SEATTLE, July 8, 2010
-- Ten leading aid agencies today called for a 'surge' in the humanitarian effort to help 10 million people at risk of acute hunger across the Sahel region of West and Central Africa. The centre of the crisis is Niger, where seven million people, almost half the population do not have enough food. A further two million people in Chad
, and hundreds of thousands more in Mali
, parts of Burkina Faso and the extreme north of Nigeria are also suffering as a result of the crisis.
The agencies - including World Vision
, Care International
, Save the Children
¹ - said that new malnutrition figures underlined the need to act immediately. The latest statistics from Niger show that nearly 17 per cent of children under five are now suffering from acute malnutrition, over a third higher than the number last year.
"At many of World Vision's malnutrition screening centres in Niger, we've seen an alarming influx of cases of severe acute malnutrition
. The rates of acute malnutrition in our areas of operations appear to be much higher compared to the situation we faced in 2005," said World Vision's Emergency Response Director, Francois Batalingaya. "While this is a slow-onset crisis, it is imperative that our response is immediate."
A high level political response is needed to galvanise the effective and urgent delivery of aid as well as to ensure more funding. In particular, the agencies urged the UN to appoint a special representative for the crisis to help speed up the massive aid effort across several countries, and negotiate with governments both in the crisis-affected countries and the donor states.
Despite over six months of warnings, the funding for the crisis has been paltry and slow with the UN appeal for Niger still $107m short of its target. Some countries have increased their support, but others have been slower and less generous. The aid agencies called on rich countries to give generously and immediately fund the crisis in order to prevent a catastrophe, and to engage at highest political levels to overcome current delays in the delivery of aid.
Delays in funding have resulted in the late purchase and delivery of food to the affected areas. In Niger
, for example, World Food Programme (WFP) distributions started too late and with a reduced number of people receiving food aid. On 2 July WFP announced it will increase the number of people it is helping in Niger from two to 4.5 million in the face of the appalling new malnutrition figures. In Chad, where the WFP needs an extra $20 million, food distributions are only planned for only two months - yet as in Niger, it will take three or more months for the next harvest to be ready.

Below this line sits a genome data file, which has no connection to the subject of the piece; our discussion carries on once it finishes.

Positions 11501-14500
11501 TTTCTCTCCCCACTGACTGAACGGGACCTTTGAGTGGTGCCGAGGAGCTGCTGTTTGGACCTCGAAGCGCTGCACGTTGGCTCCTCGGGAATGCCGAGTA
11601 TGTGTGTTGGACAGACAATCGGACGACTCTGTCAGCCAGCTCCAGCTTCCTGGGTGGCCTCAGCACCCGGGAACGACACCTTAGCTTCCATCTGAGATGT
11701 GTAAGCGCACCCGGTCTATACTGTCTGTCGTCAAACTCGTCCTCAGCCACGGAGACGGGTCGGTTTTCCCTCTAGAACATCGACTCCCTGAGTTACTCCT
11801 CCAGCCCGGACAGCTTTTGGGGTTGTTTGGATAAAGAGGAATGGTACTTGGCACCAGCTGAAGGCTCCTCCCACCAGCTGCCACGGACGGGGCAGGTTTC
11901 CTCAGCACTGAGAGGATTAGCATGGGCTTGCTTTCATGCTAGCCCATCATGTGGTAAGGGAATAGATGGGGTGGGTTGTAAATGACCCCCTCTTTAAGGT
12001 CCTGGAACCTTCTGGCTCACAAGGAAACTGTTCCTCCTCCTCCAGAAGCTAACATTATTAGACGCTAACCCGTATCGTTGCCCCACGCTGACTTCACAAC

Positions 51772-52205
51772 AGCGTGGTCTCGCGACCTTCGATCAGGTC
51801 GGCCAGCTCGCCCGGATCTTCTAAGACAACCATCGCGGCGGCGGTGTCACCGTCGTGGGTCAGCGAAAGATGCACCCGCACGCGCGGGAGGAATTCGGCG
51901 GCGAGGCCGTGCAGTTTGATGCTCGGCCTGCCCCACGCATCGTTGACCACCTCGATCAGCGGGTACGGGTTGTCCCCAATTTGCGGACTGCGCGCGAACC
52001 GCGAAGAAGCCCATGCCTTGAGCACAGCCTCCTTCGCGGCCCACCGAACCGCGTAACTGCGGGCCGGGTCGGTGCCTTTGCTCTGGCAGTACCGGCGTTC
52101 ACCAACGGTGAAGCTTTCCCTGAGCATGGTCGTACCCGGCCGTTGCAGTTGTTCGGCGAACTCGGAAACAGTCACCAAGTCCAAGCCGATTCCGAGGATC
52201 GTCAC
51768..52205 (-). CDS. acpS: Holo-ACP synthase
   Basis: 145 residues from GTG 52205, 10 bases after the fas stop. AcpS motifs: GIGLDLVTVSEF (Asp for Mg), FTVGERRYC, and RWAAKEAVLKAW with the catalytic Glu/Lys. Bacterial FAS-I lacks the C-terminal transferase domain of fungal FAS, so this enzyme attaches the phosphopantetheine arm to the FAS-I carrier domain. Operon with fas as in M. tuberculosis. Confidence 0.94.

Kirsty Hughes, Oxfam said:
"In parts of the Sahel, people are scavenging for wild leaves and seeds, and drinking dirty water. Whole villages are starving and desperate for food with children, nursing mothers, and the elderly particularly at risk. In aid ministries around the world, they know this is happening, they know what needs to happen, and they know that the last time there was a slow response to a major food crisis there in 2005, delays cost lives and it took years for people to recover. The question is: Why don't you act?"
Drought, crop failure, pest infestations, increases in food prices and abject levels of poverty have triggered severe food shortages and poor grazing land, forcing people to leave their homes, and sell or kill their starving livestock and their meagre possessions. Such desperate measures not only indicate the depth of the crisis but also undermine investment in long-term development, the aid agencies warn.
Niger, the world's least developed country, is the worst hit with 7.1 million people in need of humanitarian aid. Nearly half a million children under the age of five are acutely malnourished, with a risk of permanent damage or death if they are not treated urgently. The cereal harvest has fallen by 30 per cent and pasture, essential for livestock herders, is 60 per cent below requirements.
In Chad, a country also affected by a long running conflict, some two million are affected by food shortages. There are reports of women resorting to eating seeds from anthills, with malnutrition rates of 27 per cent in some locations. Hundreds of thousands more are at risk in Mali
, Burkina Faso and northern Nigeria.
Note to Editors:
1. The agencies involved are: ACF/Action Against Hunger, CAFOD, Care International, Christian Aid, Concern Worldwide, Oxfam, Plan, Save the Children, Tearfund, World Vision.
2. According to the latest financial tracking figures from OCHA published on 5 July, the UN appeal for Niger is now $107,200,898 short of its target of $253,189,300. http://www.reliefweb.int/fts
3. Global acute malnutrition rate in Niger has reached 16.7% for children aged 5 or younger, above the emergency threshold. Source: Government of Niger/UNICEF Nutritional Survey June 2010.
4. 455,000 children under the age of five are suffering from global acute malnutrition, of which 86,800 are suffering from severe acute malnutrition. Source: Government of Niger/UNICEF Nutritional Survey June 2010.World Vision is a Christian humanitarian organization dedicated to working with children, families and their communities worldwide to reach their full potential by tackling the causes of poverty and injustice. We serve all people, regardless of religion, race, ethnicity, or gender. For more information, visit www.worldvision.org/press.